The Governor Who Partied Like It’s 1884 | Modern Society of USA

The Governor Who Partied Like It’s 1884

The Governor Who Partied Like It’s 1884

And you probably never thought you’d have to tell the folks of the state that you’d eventually govern that you did this. But there on Saturday was Gov. Ralph Northam, a Democrat, telling the people of Virginia (and everybody else) about the time he really did compete in a dance contest dressed, with his face blacked, in what he described as a Michael Jackson costume.

And the reason Mr. Northam had to disclose this to anybody — in a news conference, on a weekend — was because a different photo had come to light, from his personal page of the 1984 yearbook of Eastern Virginia Medical School. It’s of two people. One’s in a parody of country-club casual (plaid pants, blazer, shades, fedora, bow tie, beer can, megawatt grin). The other’s dressed for a Ku Klux Klan meeting — mask, robe, pointy hat and everything. And: The country club guy has these unnatural, uncanny tar-black face and hands.

Even though he says it was he who allowed the picture to adorn his yearbook page, Mr. Northam swears neither of the people in it is him. But he does totally get how we’d conclude something else. And that’s why he’s telling this Michael Jackson story — at a news conference on a Saturday.

According to him, back when such a photo would have been taken, he would have known what a problem blackface is because of the time he tried to be Michael Jackson. It wasn’t that he knew because someone more historically aware and actually black filled him in on the long, objectionable tradition of American blackface minstrelsy — an art form in which, initially, white people dressed as black ones as entertainment, on one hand, and as proslavery propaganda on the other (actually, both hands tended to be clasped for that).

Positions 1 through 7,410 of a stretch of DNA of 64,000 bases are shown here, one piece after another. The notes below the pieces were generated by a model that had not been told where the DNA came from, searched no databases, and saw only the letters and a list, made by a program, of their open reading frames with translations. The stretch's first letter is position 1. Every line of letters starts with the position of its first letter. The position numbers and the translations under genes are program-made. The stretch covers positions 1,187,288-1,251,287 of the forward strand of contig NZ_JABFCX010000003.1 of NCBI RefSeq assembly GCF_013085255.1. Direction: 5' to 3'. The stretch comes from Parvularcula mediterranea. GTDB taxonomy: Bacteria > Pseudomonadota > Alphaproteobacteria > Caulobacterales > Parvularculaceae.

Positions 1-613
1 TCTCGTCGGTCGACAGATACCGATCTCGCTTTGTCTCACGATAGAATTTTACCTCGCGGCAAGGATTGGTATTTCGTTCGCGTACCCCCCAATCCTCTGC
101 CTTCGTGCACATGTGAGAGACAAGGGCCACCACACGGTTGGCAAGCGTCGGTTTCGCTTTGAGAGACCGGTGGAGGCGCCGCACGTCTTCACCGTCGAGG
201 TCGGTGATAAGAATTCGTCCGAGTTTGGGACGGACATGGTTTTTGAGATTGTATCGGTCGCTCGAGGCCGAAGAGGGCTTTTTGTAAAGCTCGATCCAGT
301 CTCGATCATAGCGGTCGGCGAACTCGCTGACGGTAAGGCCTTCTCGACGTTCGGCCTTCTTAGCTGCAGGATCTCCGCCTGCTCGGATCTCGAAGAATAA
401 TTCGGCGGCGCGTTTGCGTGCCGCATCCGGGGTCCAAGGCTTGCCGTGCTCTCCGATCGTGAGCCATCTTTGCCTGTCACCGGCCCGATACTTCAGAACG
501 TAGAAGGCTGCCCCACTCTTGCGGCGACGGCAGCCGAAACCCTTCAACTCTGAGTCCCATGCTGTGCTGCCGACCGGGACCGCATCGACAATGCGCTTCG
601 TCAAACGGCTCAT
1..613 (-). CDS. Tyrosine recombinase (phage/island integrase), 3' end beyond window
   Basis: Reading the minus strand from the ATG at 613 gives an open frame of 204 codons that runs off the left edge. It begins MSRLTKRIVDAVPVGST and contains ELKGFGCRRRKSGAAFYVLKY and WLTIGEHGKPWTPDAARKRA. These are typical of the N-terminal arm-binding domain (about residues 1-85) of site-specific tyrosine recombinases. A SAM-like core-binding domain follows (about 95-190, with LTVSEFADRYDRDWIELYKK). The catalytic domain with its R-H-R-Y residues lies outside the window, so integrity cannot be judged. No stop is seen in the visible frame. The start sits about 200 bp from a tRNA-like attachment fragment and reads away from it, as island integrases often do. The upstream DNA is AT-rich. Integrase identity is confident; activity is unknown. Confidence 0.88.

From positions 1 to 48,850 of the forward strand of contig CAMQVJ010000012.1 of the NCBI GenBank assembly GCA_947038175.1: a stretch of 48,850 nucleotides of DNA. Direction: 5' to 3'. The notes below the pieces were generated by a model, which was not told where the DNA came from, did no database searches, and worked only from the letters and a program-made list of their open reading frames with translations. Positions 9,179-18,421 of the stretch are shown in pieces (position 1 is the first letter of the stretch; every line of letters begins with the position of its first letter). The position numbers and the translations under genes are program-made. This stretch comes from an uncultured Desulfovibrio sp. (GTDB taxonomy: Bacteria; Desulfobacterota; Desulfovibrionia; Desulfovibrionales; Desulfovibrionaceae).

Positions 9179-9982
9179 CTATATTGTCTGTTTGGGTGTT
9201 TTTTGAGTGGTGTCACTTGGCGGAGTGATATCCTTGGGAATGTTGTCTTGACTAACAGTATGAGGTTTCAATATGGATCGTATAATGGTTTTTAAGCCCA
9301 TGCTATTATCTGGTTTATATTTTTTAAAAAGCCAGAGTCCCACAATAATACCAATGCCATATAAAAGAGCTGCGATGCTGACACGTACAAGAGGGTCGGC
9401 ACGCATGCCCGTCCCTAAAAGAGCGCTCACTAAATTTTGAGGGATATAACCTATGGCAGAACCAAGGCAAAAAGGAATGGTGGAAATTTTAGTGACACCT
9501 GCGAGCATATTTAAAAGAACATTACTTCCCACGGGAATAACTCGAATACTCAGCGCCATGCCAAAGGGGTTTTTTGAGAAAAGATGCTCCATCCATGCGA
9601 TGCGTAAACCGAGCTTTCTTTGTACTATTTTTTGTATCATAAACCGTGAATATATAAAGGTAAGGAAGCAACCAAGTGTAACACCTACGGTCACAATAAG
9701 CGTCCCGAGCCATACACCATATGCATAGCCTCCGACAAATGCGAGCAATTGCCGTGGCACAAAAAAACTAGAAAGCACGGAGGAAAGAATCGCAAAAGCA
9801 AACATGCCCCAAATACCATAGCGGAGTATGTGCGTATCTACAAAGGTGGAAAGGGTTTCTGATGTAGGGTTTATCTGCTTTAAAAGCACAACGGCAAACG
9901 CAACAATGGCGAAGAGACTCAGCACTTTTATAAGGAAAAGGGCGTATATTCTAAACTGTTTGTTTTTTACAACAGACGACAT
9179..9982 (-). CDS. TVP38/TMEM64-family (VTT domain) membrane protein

It wasn’t that anybody had told young Ralph Northam about the glorious Virginia Minstrels, the four men whose blackface act caused a foundational sensation in the 1840s; or how the Virginia Minstrels were but one of an endless parade of acts that delighted white audiences — with songs, dances, skits and more — on both sides of the Atlantic for most of a century. The governor wasn’t arguing that his young self came to see that blackface was wrong because he had learned how minstrelsy wasn’t some cultural niche but was once America’s popular culture and how that popularity helped cement the nation’s perception of black people as hideous and stupid and freakish and dumb and lusty and unworthy of more than torture, exploitation, derision, oppression, neglect and extermination.

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